For most organisations, when it comes to the back end of the innovation process, one of the areas where we see an enormous opportunity for improvement is at the ‘prototyping’ phase. Prototyping isn’t always about building a product prototype; rather, it is a step in the process where we test our assumptions and hypotheses before we start ‘full blown’ implementation of our innovation (whether it be a product, service, process, business model, or other innovation).
At this step, we advocate the adoption of Lean Startup Methodology, which since Eric Ries published his best-selling book, The Lean Startup, in 2011, has become best practice. One of the core elements of Lean Startup Methodology is to develop Minimum Viable Products (MVPs) which are, to quote Ries himself: “a version of a new product which allows a team to collect the maximum amount of validated learning about customers with the least effort.” It’s also important to note that this methodology can be used for any innovation (not just product innovation).
The first few steps in this process are:
1. Develop a list of your value hypotheses (the hypotheses that you hold relating to how your innovation meets a need or demand) and your growth hypotheses (the hypotheses that you hold relating to how your innovation will grow and gain traction sustainably)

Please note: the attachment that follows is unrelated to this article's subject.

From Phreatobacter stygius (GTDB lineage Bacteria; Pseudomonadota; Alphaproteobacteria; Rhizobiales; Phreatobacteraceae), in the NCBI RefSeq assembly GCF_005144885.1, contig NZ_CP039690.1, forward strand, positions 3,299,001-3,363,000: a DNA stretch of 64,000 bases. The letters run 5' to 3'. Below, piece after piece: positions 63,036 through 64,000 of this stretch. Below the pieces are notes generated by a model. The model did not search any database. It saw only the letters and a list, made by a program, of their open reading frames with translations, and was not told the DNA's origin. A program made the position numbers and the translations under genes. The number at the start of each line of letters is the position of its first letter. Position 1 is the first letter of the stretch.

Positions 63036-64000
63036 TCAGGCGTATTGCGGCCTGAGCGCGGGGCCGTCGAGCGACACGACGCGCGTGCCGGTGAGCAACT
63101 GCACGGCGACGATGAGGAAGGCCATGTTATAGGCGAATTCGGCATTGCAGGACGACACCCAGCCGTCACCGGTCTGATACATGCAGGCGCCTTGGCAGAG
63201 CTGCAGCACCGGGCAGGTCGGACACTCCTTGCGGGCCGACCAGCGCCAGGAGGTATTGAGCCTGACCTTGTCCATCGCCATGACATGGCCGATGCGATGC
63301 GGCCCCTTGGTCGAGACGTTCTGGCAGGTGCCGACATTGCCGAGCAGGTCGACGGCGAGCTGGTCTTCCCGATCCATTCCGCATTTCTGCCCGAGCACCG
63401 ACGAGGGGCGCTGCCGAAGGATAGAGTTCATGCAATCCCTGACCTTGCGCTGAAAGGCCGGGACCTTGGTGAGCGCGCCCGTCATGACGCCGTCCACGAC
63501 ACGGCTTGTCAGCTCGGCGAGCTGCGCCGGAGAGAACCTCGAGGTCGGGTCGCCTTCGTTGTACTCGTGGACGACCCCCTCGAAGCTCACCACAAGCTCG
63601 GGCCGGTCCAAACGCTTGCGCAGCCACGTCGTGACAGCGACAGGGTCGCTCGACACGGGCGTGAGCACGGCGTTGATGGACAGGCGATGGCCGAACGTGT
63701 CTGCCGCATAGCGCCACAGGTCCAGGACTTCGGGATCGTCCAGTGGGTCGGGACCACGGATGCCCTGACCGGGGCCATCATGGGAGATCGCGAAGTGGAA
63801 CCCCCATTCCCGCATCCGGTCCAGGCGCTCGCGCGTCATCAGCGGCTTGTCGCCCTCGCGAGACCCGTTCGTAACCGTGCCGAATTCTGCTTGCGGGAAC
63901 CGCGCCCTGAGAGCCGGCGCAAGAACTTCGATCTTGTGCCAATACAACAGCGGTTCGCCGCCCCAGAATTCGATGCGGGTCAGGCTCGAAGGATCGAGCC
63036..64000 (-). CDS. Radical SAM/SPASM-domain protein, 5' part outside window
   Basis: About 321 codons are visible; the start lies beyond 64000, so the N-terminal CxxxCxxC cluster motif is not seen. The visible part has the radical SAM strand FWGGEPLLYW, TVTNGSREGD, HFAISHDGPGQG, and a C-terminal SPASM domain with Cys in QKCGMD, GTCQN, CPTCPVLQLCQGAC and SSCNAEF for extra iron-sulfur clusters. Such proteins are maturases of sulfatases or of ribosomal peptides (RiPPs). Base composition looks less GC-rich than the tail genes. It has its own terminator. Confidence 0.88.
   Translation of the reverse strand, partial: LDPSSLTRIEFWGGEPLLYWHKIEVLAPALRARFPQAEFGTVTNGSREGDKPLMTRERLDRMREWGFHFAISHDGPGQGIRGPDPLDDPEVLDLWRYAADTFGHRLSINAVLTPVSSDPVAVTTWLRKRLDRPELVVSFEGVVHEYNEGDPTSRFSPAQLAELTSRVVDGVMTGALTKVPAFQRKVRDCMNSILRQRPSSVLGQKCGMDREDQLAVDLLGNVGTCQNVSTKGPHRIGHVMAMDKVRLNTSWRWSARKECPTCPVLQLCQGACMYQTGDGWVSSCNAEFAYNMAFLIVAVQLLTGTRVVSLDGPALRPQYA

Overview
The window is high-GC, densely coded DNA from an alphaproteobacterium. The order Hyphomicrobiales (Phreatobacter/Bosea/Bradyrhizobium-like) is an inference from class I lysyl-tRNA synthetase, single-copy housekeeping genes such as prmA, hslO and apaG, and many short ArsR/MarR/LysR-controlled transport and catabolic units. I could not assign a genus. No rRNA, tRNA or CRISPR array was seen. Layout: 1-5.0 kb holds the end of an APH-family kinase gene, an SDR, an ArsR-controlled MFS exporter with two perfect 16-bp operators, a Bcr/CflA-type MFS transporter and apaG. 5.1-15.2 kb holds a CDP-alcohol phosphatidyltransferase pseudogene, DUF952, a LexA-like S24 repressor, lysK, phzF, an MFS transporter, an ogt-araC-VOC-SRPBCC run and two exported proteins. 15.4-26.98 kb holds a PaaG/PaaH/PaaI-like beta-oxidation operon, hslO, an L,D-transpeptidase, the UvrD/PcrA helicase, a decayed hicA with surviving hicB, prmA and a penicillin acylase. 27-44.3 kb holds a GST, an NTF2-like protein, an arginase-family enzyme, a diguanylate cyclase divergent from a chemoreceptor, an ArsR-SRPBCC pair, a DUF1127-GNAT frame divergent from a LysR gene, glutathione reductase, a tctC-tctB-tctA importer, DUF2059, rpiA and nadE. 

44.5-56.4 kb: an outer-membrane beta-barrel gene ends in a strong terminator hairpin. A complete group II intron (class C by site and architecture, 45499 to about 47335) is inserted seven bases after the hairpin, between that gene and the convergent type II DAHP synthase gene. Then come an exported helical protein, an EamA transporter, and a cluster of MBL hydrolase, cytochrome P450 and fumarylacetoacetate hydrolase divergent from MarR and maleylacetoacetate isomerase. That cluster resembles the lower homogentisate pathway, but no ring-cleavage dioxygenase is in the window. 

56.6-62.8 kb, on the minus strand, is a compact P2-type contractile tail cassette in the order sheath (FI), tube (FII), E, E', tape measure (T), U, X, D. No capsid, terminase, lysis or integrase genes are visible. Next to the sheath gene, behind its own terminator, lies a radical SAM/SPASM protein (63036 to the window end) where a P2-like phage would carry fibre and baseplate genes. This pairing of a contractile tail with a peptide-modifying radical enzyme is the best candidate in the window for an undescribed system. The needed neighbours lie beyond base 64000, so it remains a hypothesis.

2. Prioritise them (biggest ‘leaps of faith’ are the highest priority)
3. Design MVPs to test your hypotheses
4. Test your hypotheses using the MVPs (highest priorities first!)
When we are working on innovation projects with our clients, one of the overwhelming issues we see with the development of MVPs is that they are not minimum enough! Lean Startup Methodology is all about minimising risk and maximising success rates by generating validated learnings as quickly and cost effectively as possible. An MVP is definitely not just a ‘crappy’ version of your innovation. Instead it is the minimum ‘product’ you can create to test your hypotheses.
We have tested hypotheses for innovations that are designed to generate millions of dollars in revenue or savings by creating MVPs that have cost a total of $100. Yes, you read it right, $100! A great way for you to develop your ability to achieve this is to start asking “can we make this more minimum?” every time you design an MVP. And then challenge others in your team to try. Remember, all you are looking to do is to accept or reject your hypothesis, so you want to design the most minimum MVP you possibly can.
So, the next time you are prototyping your innovation before implementation, develop an MVP to test your hypotheses before any significant investments are made. And my challenge to you is to try and see just how minimum you can go!